What to Expect in Petra

    I cancelled a trip to Costa Rica on a Monday, and decided to fly to Israel on Wednesday. With such little time to plan ahead I was essentially winging it, except for one thing that I knew I wanted to see: Petra. Located near Israel in the Jordanian desert, Petra is a city that was carved out of rock 2000+ years ago. It was named a UNESCO world heritage site in 1985 and has been used in several movies, including Indiana Jones, Transformers, and The Mummy Returns. It has attracted tourists from all over the world. I finally made the trek there myself, and it was worth every bit of effort. I spent my birthday sleeping under the stars followed by gazing upon the world wonder in an experience that I would recommend to everyone.

How to Get There

To get to Petra you can either fly directly into Jordan via Amman airport, or if you happen to be visiting Israel, like I was, you can cross the border by land. I crossed the King Hussein/Allenby Bridge border which is nearby Jerusalem and Amman. It is approximately a 3 ½ hour drive from Allenby. Crossing the border is time consuming; you will be asked a lot of questions, especially if you are traveling alone. Don’t get too nervous if they keep asking several follow-up questions. Crossing into Jordan I was not questioned as much as when I crossed back into Israel, so it is possible you may have a similar experience.

Best Time to Go

The temperatures are a bit milder in the Spring and Fall. March-May or September-November may be your best bet. I went in early May and though the weather was good for most of my visit, it was still in the 90’s the day I visited.

Where to Stay

I spent one night in Jordan before visiting Petra. I slept in the 7 Wonders Camp just 7 kilometers away. I couldn’t recommend enough that you stay in a Bedouin camp during your visit. After seeing both Amman and Jerash I arrived fairly late to the camp. They served a buffet dinner with all the typical middle eastern dishes I had become so familiar with since being in Israel. After dinner, I was shown to my tent which was small but charming. While it is a camp, it is in my opinion considered more “glamping” than camping. You will be comfortable with a normal bed, and showers and restrooms located steps away. There are small lights installed on the rock face of the mountain next to the camp that add to the dreamy aesthetic of sleeping in the middle of the desert, and I found myself wishing I could stay another night there.

The Siq

What to do in Petra

Explore. Once you pay the entrance fee of 50 JD, you enter the visitors center filled with shops selling all the usual souvenirs and trinkets. You walk down a short road filled with local residents of Wadi Musa or the nearby Bedouin camps asking if you’d like a horse or buggy ride, as Petra is roughly a 1km walk through the Siq (a beautiful, narrow gorge) from the visitor center. I chose to walk of course and it took no time at all. Once you enter, the first thing you will see is the treasury. From there you can go on to explore the various parts of the old city, including the Monastery, tombs, and the treasury. There are plenty of side trips and hiking trails.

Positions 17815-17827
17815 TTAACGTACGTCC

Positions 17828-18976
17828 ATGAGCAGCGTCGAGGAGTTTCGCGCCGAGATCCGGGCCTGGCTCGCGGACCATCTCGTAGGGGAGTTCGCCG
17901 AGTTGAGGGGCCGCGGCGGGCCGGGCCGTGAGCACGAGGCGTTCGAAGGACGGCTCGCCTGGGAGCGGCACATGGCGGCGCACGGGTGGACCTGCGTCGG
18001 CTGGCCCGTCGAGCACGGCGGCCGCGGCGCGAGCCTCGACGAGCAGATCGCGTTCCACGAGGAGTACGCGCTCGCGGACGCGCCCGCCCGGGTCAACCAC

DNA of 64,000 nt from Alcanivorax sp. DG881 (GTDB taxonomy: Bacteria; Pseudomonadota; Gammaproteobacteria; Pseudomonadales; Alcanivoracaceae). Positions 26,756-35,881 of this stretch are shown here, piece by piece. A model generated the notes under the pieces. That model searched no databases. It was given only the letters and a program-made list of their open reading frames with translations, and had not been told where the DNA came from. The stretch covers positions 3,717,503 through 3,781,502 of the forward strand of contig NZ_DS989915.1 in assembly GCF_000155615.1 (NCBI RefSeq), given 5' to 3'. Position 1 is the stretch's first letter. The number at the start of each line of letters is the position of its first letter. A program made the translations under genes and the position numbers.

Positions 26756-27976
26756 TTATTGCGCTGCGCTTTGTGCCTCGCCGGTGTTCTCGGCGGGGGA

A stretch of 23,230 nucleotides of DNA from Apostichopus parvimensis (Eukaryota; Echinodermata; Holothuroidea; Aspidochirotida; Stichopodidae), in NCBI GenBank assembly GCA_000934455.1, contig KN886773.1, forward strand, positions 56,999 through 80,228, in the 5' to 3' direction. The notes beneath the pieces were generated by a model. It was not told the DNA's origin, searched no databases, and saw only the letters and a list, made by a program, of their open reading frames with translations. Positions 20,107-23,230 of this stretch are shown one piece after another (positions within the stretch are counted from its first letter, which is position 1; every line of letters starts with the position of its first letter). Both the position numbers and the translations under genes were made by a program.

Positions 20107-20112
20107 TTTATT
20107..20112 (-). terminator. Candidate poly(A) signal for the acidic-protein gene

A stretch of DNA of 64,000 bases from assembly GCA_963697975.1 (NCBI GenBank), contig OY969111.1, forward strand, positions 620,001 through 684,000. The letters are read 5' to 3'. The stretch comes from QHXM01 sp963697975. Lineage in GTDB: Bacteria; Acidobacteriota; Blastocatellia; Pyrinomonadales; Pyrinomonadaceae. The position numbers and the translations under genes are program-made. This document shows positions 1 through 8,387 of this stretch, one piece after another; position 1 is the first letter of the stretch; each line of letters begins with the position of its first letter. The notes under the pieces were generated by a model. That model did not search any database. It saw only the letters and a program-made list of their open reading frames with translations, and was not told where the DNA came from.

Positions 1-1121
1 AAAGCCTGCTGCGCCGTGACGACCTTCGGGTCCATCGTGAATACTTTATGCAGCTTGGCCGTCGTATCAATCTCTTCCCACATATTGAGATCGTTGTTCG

The treasury up close

Getting the Best View

This part includes a story. Seeing the treasury from the ground was not satisfactory enough for me. I wanted a view from above, and who better to ask than the locals? I asked several men who were standing in the area with their mules and camels where I could find the best view of the treasury. I got several answers explaining a few different trails, most of which were not actual trails and I would have to sneak past the guards in order to get to them. Finally, I received direction that there was a trail near “the tombs” and if I hiked up that and across to the other side I would find the view I was looking for.

I hiked up several steps and – let’s be honest here – I did not do it with ease. The sun was hot and my water supply was foolishly low. A man followed me up the steps with his Mule in tow and kept asking me if I wanted a ride. I assured him that I wanted to hike up myself but he continued in the same direction as I did. This turned out to be extremely fortunate as I needed to be corrected a few times after taking a wrong turn or two. After reaching the top of the mountain, the route required me to hike back down and then across a sketchy makeshift bridge to the mountain on the other side.

“Old people do this,” he mentioned as I struggled down the rocky mountainside.

I continued with trepidation, not knowing if I was going the right way, or what obstacles were ahead. The steep climb would have been easier with hiking shoes, but of course I didn’t wear any that day. I did eventually reach the viewpoint where the photo above was taken, and I owe it all to my unofficial Jordanian guide! To be honest, this was the type of hospitality I was getting used to from the locals in Jordan. When I finally got there, there was a man sitting under some shade who kindly offered me tea. I drank the tea and took in the view that I worked to get to. After snapping several selfies that inspired strange looks from both men and the occasional “do you want me to take that for you?” comment, I decided to head back.

That’s tea.